5 Common Archery Mistakes – and How to Correct Them
February 13, 2015 by Teresa Johnson
If you’ve ever been to an archery class, you’ve probably heard someone ask, “Why aren’t my arrows hitting the middle?” Though every shot is a learning opportunity, it’s still a great feeling to hit a bull’s-eye, and it’s OK to want to hit the middle every time!
For arrows that don’t get #extramiddle, we’ll review five common archery mistakes that recurve archers face – and some ways to correct them.
KSLInternationalArchery.com. This photo is a perfect example of the correct open stance. One of the most important attributes of your stance is consistency.
Do your feet change position slightly from shot to shot? Your stance – where you place your feet when shooting – is the foundation for your shot. Your stance must be solid and consistent arrow to arrow.
To ensure a consistent stance, apply painter’s tape on the floor where you practice. If you use an open stance, for example, place the tape so your foot alignment and toe position will be identical for each shot.
Remember, your stance not only affects foot position, but also your balance and center of gravity. By making your foundation solid, you ensure a more stable platform for strong shots.
GeekDad.com. Jim MacQuarrie, archery coach and writer, used this illustration to demonstrate proper elbow rotation in a comparison between Hawkeye and Olympic medalist Brady Ellison.
Correct elbow rotation is one of archery’s simplest, but most important, skills. This means keeping your bow arm’s elbow rotated straight up and down while drawing the bow and releasing the arrow.
If your bow arm’s elbow doesn’t rotate straight, many problems can result, including a bruised inner elbow and arrows veering to one side of the target. To prevent problems, rotate your elbow straight before raising or drawing your bow.
By setting the bow arm elbow correctly from the start, and maintaining its position during the shot, your upper body will be properly aligned, which results in a stronger shot and better arrow groups in the target.
Hook (Finger Position on the Bowstring)
Olympic silver medalist Jake Kaminski demonstrates the proper split-finger hook: one finger above the arrow and two fingers below it, with emphasis on correct finger placement on the string.
When you place your fingers on the bowstring, do you actually look where you’re placing them? Or do you simply grasp the bowstring and start drawing? Rushing to place your fingers on the string is one of the most common archery mistakes. Taking a second look at your finger placement can pay big dividends for your shot.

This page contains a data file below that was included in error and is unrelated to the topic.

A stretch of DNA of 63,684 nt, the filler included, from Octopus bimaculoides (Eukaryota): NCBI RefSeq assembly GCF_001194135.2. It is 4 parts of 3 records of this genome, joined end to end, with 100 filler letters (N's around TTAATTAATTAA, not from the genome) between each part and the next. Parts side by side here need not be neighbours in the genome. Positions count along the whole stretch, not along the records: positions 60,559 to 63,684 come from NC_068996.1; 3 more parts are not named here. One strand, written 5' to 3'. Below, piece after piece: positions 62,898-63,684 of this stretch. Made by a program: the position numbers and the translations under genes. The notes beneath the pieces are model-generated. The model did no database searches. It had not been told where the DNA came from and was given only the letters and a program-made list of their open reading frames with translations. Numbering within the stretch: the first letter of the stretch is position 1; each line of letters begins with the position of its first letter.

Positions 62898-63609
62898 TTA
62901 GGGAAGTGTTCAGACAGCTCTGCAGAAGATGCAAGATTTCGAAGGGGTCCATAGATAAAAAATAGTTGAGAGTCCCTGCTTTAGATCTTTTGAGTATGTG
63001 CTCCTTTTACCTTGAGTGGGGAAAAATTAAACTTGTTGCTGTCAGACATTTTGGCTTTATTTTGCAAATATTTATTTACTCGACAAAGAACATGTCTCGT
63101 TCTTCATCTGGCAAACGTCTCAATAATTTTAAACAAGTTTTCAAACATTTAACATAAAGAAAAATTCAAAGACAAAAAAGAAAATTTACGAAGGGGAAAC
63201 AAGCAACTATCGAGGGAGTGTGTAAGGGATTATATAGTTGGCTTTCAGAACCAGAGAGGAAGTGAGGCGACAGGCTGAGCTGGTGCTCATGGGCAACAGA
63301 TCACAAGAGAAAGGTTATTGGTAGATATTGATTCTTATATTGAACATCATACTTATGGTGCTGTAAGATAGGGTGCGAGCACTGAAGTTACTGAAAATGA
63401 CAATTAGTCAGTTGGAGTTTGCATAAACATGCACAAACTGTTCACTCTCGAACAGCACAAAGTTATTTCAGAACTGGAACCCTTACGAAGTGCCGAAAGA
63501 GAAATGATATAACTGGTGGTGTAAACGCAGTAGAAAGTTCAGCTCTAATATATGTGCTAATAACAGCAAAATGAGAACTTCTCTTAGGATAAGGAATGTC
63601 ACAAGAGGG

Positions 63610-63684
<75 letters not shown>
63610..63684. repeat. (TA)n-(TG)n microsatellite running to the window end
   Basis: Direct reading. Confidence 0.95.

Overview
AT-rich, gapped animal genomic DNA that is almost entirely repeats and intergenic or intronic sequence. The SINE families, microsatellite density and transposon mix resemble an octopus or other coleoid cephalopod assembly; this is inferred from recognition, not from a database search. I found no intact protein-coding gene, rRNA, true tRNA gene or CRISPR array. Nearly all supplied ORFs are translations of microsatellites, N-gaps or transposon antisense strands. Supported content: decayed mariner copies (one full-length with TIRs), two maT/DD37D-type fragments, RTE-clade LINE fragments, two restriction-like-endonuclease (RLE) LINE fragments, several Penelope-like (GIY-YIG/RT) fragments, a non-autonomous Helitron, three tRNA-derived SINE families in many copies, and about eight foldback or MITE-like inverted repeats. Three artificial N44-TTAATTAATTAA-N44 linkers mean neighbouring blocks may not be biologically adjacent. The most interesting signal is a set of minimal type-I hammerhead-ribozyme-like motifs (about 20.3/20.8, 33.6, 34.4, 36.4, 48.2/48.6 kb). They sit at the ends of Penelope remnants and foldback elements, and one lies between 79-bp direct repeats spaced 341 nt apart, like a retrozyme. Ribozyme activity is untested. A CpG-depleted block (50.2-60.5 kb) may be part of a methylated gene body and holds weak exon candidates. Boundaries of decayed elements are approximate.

Hooking the bowstring with too much finger tension – or in the wrong place on the fingers – can cause many issues. The problems range from missing the target entirely to developing painful finger blisters.
Therefore, make sure you place your fingers on the string for each shot exactly as you were taught, and be sure your hand position relative to the bowstring is consistent. Hooking properly and consistently creates tighter groups!
In this photo, Olympic champion Ki Bo Bae of Korea demonstrates a solid anchor point that’s used by intermediate and advanced archers: drawing the bowstring to under her chin. Many beginning archers anchor by drawing the bowstring to the corner of their mouth.
For beginning archers, anchoring consistently can be a challenge. The anchor point is a spot on your face – usually the corner of your mouth or just below your chin – where you pull the bowstring every time.
To understand the importance of a consistent anchor point, consider what an anchor does for a boat: It keeps the boat from moving. Likewise, an anchor point prevents archers from placing their draw-hand in different spots each time they shoot, which would send your arrows flying in different directions.
You can determine your anchor point with your instructor’s guidance. The most important part is drawing the bowstring to the same anchor point every single arrow. If you feel it changing, work with your coach on techniques to become more consistent.
Paralympian Lee Ford is a great example of an archer who consistently focuses on strong shots.
A common mistake made by many archers is failing to finish the shot with strength. Aiming too soon often causes weak shots. Another culprit is focusing so much on aiming that you forget to focus on the proper muscle movements.
Weak shots can cause low shots and side-to-side groupings, depending on whether the archer is right- or left-handed. Fortunately, weak shots are easily fixed: Just change your focus.
When you’re at full draw and ready to aim, stay focused on the muscle movements your coach taught you. Aiming is important, but it’s equally important to use your muscles to create a strong release and follow-through. By focusing on the right technique at the right time, your shots will be stronger and your groups tighter and more consistent.
Convinced your technical game is on point, but not so sure about your mental game? Learn how today dream your way to higher archery scores.